Reporter waves farewell to GL Country

Green Laker reporter Joe Schulz bids farewell outside of his 2001 Oldsmobile, which he routinely used to go from Oshkosh to Green Lake. submitted photo

by Joe Schulz

When the summer began, I was glued to my GPS the entire drive to Green Lake.

Now I could drive from Oshkosh to Green Lake with my eyes closed.

In a lot of ways, the story of my summer in Green Lake is the story of a boy and his car.

Each week I would make the trek from Oshkosh multiple times, often stopping for breakfast and an energy drink along the way.

I’ve racked up the mileage on my 2001 Oldmobile, but it was worth it. The Green Laker was the best summer job I could ask for.

As a kid, I dreamed of being the next George Lucas.

I wanted to make movies, but I doubted my chances coming from Wisconsin.

My junior year of college I decided to pursue my other passion: writing. I declared as a journalism major and started writing for the school paper the same week.

After a few months at The Advance-Titan, I fell in love with telling other people’s stories.

The Green Laker gave me a chance to tell other’s stories professionally. For the first time, I was on the payroll at a real newspaper.

Over the course of the summer, I spoke with many people from Green Lake. Everyone I talked to was extremely helpful.

Folks in Green Lake genuinely care about their community. Every event I wrote about, organizers emphasized the importance of giving back.

I had never encountered that kind of compassion before, whether it’s 100 volunteers coming together to build a museum in Princeton, or a terrace built to bring the community together.

Green Lake never ceased to amaze me. I made some unforgettable memories, from lounging at Hattie Sherwood Campground to biking with Todd Sharp.

Joe Schulzs hold up his almost literal donut inner tubes at Hattie Sherwood Beach. Katherine Swapp photo

One of the memories I will never forget is the fear I had driving home from the Fourth of July celebration.

The Fourth of July was a lot of fun, but almost immediately after the fireworks it started to downpour.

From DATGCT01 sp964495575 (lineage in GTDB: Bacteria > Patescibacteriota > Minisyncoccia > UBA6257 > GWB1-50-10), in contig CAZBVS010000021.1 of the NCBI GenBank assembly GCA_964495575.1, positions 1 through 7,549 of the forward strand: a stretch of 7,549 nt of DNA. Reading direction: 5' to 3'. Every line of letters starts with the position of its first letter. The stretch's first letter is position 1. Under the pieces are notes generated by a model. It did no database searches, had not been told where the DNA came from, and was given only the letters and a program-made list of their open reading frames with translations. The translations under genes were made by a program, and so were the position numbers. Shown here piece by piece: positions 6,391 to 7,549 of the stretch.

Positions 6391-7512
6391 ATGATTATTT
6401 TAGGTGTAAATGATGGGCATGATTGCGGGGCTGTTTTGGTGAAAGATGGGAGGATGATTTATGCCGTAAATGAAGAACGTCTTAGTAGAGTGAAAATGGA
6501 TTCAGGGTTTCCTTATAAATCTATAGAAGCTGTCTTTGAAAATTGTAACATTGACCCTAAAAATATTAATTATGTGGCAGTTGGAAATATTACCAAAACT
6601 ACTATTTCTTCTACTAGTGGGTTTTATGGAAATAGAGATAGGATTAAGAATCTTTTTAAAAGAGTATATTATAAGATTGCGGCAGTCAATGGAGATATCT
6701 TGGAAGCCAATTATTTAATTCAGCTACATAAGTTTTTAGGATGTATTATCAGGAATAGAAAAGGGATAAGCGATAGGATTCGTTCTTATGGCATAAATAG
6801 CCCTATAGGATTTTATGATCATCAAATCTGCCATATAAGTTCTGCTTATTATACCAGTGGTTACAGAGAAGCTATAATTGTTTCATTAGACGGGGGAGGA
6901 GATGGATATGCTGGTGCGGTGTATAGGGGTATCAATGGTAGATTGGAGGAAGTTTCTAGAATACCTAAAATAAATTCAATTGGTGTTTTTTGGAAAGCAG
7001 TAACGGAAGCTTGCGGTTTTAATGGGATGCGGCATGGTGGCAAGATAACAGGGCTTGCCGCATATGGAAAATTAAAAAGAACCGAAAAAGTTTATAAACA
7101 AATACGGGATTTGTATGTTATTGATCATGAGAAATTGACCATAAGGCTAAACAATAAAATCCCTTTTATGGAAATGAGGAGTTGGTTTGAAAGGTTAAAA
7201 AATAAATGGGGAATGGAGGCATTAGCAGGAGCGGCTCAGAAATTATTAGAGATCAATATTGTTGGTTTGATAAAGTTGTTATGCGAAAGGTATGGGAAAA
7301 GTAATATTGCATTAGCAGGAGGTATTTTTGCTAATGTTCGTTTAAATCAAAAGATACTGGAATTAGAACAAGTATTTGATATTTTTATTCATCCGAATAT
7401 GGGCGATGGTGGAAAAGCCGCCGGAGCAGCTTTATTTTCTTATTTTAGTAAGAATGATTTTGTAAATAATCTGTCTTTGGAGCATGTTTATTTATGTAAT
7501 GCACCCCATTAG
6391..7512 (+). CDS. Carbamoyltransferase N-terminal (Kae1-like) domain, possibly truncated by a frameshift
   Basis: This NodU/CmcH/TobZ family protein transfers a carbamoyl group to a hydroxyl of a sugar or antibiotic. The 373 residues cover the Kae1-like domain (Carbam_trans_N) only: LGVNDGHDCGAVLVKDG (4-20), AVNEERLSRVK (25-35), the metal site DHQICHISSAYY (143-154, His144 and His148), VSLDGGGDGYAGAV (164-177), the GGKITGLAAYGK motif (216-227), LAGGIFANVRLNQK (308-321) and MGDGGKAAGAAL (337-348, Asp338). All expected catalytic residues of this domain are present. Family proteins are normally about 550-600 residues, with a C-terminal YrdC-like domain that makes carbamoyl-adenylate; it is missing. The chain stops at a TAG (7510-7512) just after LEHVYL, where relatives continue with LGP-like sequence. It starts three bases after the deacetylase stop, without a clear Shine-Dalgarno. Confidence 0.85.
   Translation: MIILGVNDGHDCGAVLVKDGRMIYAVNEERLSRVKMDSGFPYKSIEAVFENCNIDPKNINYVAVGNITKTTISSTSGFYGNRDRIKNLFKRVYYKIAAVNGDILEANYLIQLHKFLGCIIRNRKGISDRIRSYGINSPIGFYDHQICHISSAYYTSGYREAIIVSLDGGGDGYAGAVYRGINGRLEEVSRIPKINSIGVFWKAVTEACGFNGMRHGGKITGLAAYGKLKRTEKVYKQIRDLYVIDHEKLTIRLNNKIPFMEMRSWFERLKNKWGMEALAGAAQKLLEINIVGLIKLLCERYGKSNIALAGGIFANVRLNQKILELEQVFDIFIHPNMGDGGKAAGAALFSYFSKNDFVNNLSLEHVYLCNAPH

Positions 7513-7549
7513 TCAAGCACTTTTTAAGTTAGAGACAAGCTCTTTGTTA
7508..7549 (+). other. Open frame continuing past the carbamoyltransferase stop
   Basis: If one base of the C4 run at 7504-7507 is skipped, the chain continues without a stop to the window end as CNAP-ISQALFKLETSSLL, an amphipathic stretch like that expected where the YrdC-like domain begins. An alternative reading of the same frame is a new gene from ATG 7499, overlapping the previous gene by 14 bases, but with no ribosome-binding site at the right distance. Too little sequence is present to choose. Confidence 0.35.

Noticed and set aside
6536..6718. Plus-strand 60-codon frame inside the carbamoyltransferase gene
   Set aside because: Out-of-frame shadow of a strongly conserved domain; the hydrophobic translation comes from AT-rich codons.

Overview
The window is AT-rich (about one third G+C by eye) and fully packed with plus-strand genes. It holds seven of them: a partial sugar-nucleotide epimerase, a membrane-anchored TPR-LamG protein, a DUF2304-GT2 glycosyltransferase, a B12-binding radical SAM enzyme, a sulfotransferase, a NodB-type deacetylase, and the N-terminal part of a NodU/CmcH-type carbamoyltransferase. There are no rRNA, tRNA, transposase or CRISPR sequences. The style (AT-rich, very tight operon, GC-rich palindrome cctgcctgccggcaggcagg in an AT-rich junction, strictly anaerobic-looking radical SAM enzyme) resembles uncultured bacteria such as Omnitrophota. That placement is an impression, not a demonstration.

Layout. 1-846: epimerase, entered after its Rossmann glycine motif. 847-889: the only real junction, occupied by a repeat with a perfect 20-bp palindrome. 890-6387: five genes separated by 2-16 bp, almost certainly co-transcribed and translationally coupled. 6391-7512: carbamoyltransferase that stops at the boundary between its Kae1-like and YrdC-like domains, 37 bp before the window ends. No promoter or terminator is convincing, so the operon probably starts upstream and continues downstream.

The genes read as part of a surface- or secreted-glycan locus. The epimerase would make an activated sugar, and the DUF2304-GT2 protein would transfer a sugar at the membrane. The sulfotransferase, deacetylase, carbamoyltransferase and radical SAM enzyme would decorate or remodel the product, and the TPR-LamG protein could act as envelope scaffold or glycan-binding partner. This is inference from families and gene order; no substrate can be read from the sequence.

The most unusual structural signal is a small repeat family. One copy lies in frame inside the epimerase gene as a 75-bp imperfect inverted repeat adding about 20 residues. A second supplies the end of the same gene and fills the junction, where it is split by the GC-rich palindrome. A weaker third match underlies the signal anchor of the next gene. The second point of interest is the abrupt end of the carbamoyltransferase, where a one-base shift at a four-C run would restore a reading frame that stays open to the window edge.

The entire ride home in my trusty Oldsmobile, I could only see about 5-feet ahead of me. Thankfully, I made it home safe and emailed photos on time.

This summer wasn’t all fun and games, it was quite stressful at times as well.

Early on, I was working about 30-hours a week at Kwik Trip, on top of The Green Laker. Towards the middle of the summer, I convinced my boss to scale my hours back so I could focus more on reporting.

Towards the end of the summer, when my store became the first in the district to carry fried chicken, I ended up getting scheduled more than what was ideal.

But I survived. More importantly, in some ways I thrived. I learned that anything is possible, no matter how bleak things seem.

This summer taught me that if you really dedicate yourself, you can beat the odds. There were weeks where I didn’t know if I would make deadline.

Besides all the mushy stuff, I learned how to be a better reporter. I learned that not every story deserves a straight news lede. I also learned that not every sentence needs the word “said” in it.

I really appreciate everyone at The Ripon Commonwealth Press, for all they did to train me.

Jonathan Bailey, thank you for making me rework ledes (it always improved the story) and pushing me to make my photography more fun. You were super receptive to my story ideas and supportive throughout the summer. It was a pleasure to learn from you.

Tami Conlon and Brandi Dolgner, thank you for turning some mediocre photos into great covers for The Green Laker.

Hannah Tetzlaff, thank you for letting me contribute to the Area section of the Ripon Commonwealth Press.

Tim, thanks for taking the chance on a blue-collar kid from Oshkosh. This was the best summer job I’ve ever had, and I’ll never forget it.

All in all, it was a great summer, and I plan to share what I’ve learned with the staff of The Advance-Titan as we begin a new semester.

Lastly, I’d like to thank everyone in Green Lake Country for welcoming me into your community with open arms.

For now, so long Green Lake. It’s been a lot of fun.

Publisher’s note: Joe, while our wish for you should be a bright future in journalism, we actually hope your career tanks so you’ll return as Green Laker reporter again and again! Seriously, you were terrific: met deadlines, generated story ideas, wrote well, took innovative photos and accepted direction and correction graciously. Your many talents mean you will be a success in your professional pursuits. We were privileged to be at the start of your journey.